If you don't proceed with care, you may well find yourself with a disability discrimination case on your hands. Katee Dias explains
Winter is the season for coughs and colds, meaning employees often take a few days off sick here and there. But what about the employee who has been on sick leave for months? How do you deal with that?
When an employee is absent on long-term sick leave, it is commonly because they suffer from a disability. For employment law purposes, this is where the individual has a physical or mental impairment that has a substantial and long-term adverse effect on their ability to carry out normal day-to-day activities. ‘Substantial' means more than minor or trivial and ‘long term' means it is likely to last for at least a year.
Disabled employees are protected by the Equality Act 2010, under which an employer has a duty to make reasonable adjustments to help them at work. Such adjustments can involve anything from building a wheelchair ramp to allowing part-time working.
If an employer wishes to end the employment relationship because the disabled employee has taken too much sick leave, they should tread carefully. Disabled employees are protected from discrimination arising from their disability. Terminating their employment due to the length of sickness absence means they are being treated unfavourably because of something arising in consequence of their disability. To avoid discriminating unlawfully, an employer must ‘objectively justify' what they do and show that dismissal is a proportionate means of achieving a legitimate end.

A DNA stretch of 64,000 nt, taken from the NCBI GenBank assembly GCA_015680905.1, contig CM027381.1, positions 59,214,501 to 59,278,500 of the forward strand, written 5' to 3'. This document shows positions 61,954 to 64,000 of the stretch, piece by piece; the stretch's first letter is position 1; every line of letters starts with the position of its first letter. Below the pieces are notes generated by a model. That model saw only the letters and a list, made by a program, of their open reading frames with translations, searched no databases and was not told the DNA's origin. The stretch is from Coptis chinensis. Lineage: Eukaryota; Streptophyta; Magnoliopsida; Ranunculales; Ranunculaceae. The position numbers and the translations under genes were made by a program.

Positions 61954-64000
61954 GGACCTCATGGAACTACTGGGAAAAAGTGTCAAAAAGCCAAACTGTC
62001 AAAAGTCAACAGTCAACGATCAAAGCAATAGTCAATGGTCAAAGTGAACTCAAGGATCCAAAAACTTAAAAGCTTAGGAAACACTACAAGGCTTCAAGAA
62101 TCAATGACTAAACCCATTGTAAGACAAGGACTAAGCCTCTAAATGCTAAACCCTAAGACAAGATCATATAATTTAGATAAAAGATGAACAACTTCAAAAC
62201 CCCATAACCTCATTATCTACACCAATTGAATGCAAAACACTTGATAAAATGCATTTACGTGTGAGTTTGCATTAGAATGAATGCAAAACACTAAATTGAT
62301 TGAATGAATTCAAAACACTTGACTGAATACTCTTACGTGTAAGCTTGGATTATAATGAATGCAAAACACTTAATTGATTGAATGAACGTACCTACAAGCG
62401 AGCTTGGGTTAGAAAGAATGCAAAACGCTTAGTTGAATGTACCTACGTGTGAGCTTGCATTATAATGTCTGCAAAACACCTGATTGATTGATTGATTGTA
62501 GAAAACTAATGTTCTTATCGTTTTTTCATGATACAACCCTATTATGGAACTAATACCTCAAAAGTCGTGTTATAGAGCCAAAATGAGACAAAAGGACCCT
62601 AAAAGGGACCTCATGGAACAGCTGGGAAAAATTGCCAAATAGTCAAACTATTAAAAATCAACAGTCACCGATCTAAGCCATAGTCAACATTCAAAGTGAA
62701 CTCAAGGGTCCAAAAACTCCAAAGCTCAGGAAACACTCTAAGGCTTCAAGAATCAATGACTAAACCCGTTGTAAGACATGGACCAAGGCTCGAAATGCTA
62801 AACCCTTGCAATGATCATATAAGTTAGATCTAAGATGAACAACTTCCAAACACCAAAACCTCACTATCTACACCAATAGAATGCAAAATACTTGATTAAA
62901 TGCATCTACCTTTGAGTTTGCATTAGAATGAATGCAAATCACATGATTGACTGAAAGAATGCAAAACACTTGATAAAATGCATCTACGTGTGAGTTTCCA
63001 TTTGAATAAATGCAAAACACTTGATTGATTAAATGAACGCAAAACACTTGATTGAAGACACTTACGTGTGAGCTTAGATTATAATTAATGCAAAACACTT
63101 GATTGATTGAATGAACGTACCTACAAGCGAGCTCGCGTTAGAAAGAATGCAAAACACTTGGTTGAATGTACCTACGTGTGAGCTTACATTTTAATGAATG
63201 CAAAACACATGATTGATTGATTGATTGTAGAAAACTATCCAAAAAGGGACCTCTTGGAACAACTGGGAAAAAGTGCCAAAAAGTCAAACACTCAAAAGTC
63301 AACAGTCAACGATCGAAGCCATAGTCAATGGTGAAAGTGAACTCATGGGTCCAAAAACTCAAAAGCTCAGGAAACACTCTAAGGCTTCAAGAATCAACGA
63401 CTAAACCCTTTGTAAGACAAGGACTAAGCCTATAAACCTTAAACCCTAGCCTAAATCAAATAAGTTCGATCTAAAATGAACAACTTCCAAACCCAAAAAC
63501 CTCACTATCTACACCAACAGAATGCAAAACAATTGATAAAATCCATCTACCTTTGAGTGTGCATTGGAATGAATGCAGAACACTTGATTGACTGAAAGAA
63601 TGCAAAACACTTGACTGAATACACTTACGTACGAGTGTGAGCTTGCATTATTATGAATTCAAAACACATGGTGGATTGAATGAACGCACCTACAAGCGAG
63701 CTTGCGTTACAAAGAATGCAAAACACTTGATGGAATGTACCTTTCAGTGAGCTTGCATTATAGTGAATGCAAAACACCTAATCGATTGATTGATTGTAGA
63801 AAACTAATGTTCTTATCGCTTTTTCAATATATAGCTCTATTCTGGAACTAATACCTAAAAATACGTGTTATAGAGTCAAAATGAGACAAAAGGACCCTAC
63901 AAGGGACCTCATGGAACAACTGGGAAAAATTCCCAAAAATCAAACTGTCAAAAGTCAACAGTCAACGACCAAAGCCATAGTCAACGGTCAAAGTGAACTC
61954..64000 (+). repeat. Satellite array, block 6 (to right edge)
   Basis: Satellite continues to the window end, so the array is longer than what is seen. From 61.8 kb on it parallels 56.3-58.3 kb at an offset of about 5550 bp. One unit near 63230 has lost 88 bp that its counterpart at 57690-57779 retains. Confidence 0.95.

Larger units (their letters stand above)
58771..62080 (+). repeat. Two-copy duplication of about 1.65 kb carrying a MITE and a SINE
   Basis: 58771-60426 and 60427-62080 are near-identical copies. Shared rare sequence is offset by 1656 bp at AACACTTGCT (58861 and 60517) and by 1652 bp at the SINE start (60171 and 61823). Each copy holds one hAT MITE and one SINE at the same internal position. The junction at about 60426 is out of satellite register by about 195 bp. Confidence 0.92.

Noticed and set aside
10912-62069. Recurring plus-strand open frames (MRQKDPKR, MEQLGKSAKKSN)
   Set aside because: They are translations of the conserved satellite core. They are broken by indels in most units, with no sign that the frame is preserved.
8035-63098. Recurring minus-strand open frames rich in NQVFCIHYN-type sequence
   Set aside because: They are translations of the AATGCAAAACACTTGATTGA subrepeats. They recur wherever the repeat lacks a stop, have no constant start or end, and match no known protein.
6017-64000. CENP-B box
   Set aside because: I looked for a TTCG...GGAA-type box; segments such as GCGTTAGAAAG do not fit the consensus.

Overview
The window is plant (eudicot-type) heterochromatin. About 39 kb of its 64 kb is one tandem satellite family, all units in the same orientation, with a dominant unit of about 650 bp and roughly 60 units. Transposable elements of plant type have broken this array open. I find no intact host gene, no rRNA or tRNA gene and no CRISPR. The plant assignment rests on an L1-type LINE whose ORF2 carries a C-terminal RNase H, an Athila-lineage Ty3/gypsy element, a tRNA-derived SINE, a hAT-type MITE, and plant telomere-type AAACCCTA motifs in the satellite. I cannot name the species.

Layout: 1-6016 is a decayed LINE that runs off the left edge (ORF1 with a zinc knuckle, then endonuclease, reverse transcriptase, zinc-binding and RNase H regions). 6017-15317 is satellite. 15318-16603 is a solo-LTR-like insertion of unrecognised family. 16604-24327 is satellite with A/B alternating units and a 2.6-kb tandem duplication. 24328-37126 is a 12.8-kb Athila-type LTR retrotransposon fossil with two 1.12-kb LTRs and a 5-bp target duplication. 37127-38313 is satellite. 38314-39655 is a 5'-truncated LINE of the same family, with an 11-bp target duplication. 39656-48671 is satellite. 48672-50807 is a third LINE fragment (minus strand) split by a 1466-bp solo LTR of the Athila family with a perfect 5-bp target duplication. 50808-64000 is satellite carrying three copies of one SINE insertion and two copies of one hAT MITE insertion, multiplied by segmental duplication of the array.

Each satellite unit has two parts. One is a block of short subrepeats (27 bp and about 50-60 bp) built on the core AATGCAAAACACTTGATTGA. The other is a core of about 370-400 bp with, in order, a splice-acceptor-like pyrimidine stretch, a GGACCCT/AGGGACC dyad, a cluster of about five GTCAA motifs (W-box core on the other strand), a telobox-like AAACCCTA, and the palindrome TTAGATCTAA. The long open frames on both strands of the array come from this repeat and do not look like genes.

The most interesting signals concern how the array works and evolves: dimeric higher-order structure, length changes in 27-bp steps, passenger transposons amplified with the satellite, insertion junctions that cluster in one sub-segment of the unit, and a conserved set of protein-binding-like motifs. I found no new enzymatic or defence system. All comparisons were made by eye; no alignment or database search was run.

Employees who have been employed for two years or more are also protected from unfair dismissal. An employer needs to have a fair reason for dismissal (usually the employee will no longer be capable of performing their job) and must follow a fair dismissal procedure.
There are two main avenues when an employee is on long-term sick leave: do nothing and simply wait to see what happens; or contemplate dismissal (assuming that you have already tried to get them back to work by making any reasonable adjustments that are appropriate in the circumstances).
Waiting to see what happens can be a viable option, particularly where the employer pays only statutory sick pay as this is a relatively inexpensive route. Sometimes the employee, of their own volition, will choose to resign.
If you wish to pursue the dismissal route, the employee needs to be invited to a meeting to discuss that possibility. Explain in a letter the effect that their ongoing absence is having on the business and what their medical prognosis is. Then hold the meeting with them to discuss matters further before reaching your decision.
If you then decide to proceed with dismissal, you should give the employee notice (or payment in lieu of notice) and confirm the dismissal in writing. Give the employee the right of appeal against your decision to dismiss. And remember that dismissal in these circumstances may still result in an employment claim.
- Is the employee disabled? Do they have a physical or mental impairment? Does that impairment have an adverse effect on their ability to carry out normal day-to-day activities? Is that effect substantial? Is it long-term?
- If they are disabled, consider what reasonable adjustments can be made.
- If you are contemplating dismissal, consider your defence to potential claims. How would you objectively justify any dismissal? How would you evidence your fair reason?
- Consider alternatives, such as permanent health insurance or ill-health retirement.
- Follow the ACAS code of practice on disciplinary and grievance procedures during any dismissal process.
- Ensure you have up-to-date medical advice. Ask a medical expert to confirm it is unlikely the employee will return to their role, even with adjustments.
There is no cap on compensation for disability discrimination. Any damages will be based on loss of earnings as well as injury to feelings. This could be expensive for an employer.
Katee Dias is senior solicitor at law firm Goodman Derrick firstname.lastname@example.org